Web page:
YOU ASKED, WE ANSWERED: Josh Sommer Answered Your Questions About His Fight With Cancer

Josh Sommer's responses to viewer questions about his battle with chordoma.

Mar. 16, 2008— -- Josh Sommer is the extraordinary college student who was diagnosed with incurable cancer and told he had seven years to live. Devastating as the diagnosis was, Josh wasted little time getting right to work. He's since launched the Chordoma Foundation, raised money for cancer research and organized cancer scholars around the world to talk about chordoma -- in addition to working 30 hours a week researching a cure to his own disease.


We invited our viewers to ask him questions. Below are his answers:

John from Rocklin, Calif., asked: Josh, what type of treatment are you receiving now? Can you explain in more detail how this type of cancer progresses? Good luck too you!

Answer: Right now I am being watched carefully with regular MRI's and check-ups.

From what I've learned by reading the medical literature and speaking with patients, the progression of chordomas varies widely.

In general they are slow growing, yet relentless tumors. The tumor may or may not return after surgery and/or radiation.

Once a chordoma comes back or metastasizes, patients are often treated with various chemotherapies, but none has been shown to be consistently effective. That said, some patients do benefit from chemotherapy.

Once the disease becomes uncontrollable the tumors can become very large and begin to spread.

Patients with large tumors or tumors that spread throughout the body often suffer intense pain; however, due to the slow growth of the tumors, this pain is often prolonged before the patient ultimately succumbs to the disease.

It is not pleasant to think about. For more information about chordoma click here.



Alexandria from Carrollton, Texas, asked: My family was so inspired by your story and we will continue to pray for you. How can we donate money to the Chordoma Foundation?

Answer: Thank you for the encouragement and eagerness to help! I've been blown away by the generosity of so many people.

To donate visit:

We really appreciate anything you can give. If everyone reading this response gave just $10 we would be well on our way to reaching our goal of $3 million by 2009.

I am confident that if we meet this fundraising goal, that we'll have a good shot at developing new treatments in time to save the lives of many chordoma patients alive today.

From a scientific point of view I see a path towards new treatments, which is limited mainly by resources. Every donation puts us one step closer on the path towards a cure.

I appreciate your prayers and support -- it is very motivating for me to hear.

All the best,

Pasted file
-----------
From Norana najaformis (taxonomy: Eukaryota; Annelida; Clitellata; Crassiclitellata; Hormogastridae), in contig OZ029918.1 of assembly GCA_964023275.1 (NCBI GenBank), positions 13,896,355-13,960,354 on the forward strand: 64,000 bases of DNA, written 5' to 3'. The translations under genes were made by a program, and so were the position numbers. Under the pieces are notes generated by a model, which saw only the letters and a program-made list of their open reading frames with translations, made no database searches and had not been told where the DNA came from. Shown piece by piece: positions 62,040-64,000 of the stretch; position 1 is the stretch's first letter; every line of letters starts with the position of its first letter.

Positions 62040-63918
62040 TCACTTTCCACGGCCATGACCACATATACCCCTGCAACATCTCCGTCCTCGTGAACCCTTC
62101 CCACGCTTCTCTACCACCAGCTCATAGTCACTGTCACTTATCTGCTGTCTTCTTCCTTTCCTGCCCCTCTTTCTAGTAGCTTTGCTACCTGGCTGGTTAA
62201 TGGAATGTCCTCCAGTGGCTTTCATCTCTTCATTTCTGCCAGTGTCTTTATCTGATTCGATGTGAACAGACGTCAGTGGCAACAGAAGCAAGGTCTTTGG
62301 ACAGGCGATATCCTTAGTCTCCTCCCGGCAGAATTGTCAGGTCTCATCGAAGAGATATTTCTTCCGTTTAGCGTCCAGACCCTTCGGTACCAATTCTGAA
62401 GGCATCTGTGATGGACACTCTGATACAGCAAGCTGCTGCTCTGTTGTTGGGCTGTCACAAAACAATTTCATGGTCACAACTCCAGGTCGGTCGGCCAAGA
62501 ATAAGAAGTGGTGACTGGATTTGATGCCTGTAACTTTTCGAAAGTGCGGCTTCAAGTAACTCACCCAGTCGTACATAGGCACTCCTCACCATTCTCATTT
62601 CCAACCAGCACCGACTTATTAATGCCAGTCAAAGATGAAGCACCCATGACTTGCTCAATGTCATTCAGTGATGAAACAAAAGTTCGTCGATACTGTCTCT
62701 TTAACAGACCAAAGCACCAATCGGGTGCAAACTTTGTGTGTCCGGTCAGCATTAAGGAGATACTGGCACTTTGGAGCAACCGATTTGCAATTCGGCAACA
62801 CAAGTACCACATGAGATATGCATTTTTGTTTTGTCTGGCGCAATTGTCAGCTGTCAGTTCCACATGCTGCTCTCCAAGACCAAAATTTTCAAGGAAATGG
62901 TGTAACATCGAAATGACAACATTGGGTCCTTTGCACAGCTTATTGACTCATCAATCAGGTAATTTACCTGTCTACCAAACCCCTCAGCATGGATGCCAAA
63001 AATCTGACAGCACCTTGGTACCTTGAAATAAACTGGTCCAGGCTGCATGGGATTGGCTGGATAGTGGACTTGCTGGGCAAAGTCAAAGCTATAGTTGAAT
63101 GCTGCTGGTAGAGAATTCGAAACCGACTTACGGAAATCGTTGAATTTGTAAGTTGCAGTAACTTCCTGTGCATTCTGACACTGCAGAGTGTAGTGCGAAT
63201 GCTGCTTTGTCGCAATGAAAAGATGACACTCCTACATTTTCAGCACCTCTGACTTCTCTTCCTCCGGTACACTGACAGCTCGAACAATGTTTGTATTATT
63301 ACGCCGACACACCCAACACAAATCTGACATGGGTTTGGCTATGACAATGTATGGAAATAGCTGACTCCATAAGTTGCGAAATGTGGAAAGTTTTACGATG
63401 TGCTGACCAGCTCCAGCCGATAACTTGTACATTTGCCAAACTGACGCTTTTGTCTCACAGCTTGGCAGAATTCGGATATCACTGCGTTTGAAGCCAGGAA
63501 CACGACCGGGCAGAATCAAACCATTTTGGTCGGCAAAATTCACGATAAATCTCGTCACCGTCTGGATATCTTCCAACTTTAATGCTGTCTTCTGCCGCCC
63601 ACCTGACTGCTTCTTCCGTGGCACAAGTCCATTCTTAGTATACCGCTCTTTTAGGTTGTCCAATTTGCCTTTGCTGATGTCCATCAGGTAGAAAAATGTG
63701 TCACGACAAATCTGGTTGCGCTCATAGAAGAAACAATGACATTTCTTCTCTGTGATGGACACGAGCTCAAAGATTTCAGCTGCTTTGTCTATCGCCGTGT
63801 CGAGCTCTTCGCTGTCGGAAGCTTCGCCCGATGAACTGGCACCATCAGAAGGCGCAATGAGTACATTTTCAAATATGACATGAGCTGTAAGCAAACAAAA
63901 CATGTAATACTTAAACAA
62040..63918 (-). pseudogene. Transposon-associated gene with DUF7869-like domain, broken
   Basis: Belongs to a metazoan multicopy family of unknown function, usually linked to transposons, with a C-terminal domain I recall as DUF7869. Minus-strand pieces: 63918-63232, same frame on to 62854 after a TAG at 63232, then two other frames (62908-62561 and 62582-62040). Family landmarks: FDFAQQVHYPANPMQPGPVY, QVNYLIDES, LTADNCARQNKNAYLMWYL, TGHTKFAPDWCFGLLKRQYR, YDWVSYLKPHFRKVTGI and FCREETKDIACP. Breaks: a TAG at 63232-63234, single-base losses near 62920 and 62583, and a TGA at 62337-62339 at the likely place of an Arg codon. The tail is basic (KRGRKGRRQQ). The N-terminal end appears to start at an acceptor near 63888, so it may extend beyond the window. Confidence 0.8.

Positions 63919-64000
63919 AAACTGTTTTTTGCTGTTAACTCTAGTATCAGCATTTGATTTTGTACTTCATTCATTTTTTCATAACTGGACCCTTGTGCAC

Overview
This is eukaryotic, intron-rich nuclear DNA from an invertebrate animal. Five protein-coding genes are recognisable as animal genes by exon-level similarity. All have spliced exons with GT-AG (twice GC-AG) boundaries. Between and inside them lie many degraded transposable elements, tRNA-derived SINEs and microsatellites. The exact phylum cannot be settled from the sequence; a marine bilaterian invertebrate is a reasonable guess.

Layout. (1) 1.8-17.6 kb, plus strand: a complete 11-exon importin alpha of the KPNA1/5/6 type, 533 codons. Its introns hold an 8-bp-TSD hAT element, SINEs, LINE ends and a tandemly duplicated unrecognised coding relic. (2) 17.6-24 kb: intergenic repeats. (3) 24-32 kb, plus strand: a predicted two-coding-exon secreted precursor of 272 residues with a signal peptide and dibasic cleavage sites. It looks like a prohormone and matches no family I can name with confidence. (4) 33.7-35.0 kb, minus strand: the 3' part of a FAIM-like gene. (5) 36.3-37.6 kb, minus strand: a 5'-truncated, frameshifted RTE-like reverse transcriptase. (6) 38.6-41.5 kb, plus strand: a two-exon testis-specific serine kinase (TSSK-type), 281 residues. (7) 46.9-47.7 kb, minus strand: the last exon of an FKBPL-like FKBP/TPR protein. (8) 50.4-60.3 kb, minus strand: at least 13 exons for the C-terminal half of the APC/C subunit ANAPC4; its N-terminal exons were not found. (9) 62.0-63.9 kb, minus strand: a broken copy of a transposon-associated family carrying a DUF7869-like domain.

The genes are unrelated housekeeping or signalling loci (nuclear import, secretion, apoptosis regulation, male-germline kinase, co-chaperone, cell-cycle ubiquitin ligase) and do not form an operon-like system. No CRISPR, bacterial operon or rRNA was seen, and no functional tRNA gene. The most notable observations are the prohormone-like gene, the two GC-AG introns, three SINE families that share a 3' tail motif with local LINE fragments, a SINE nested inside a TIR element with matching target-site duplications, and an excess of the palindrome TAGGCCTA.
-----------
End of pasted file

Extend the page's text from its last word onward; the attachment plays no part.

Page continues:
Tracy Hendley from Conroe, Texas, asked: Do you know if there is a specific gene linked to Chordoma? I ask because my mother died with it 5 years ago, and we were told they didn't know much about it.

Answer: To identify the gene or genes associated with increased risk for chordoma, researchers need to study families in which multiple relatives develop chordoma.

This allows researchers to isolate the stretches of DNA that affected individuals share in common, and search for mutations (changes) in the genes that lie in that region of DNA.

Thus, identifying families with multiple cases of chordoma is extremely important for research.

However, familial chordoma is very uncommon, and as far as we know, most chordomas are sporadic; meaning that predisposition for developing chordoma is not inherited.

If you or anyone you know has multiple family members affected by chordoma, please call 1-800-518-8474 to learn more about the National Cancer Institute's Familial Chordoma Study.

Wishing you good health!


Danny Neger from West Palm Beach, Fla., asked: My partner's 13-year-old nephew in Long Island, New York was diagnosed with chordoma and had a golfball size tumor removed from his skull 6 weeks ago. He has been advised to go to a pediatric radiation center for an extensive course of radiation. The tumor was completely removed. What is the purpose of the radiation treatment? Also you stated in your story that the average life expectancy is 7 years: does that mean if surgery and other treatments are performed the tumor reappears and causes debilitation where the patient succumbs to this disease? Any information or resources would be appreciated.

Answer: I'm really sorry to hear about your nephew, but it gives me more motivation to do everything possible to find a cure.

In general radiation is meant to kill tumor cells that for whatever reason were not removed by surgery.

The average survival (time from diagnosis to death) is about 7 years. This statistic was determined by researchers at the National Cancer Institute by surveying hospitals across the entire country.

It is very important to remember that this is just an average so some patients live longer, and others die sooner. This number cannot be applied to any one person since each person's situation is different. Only your nephew's doctor can say what his prognosis is.

Check out our website for more information about Chordoma, treatment options, and resources available: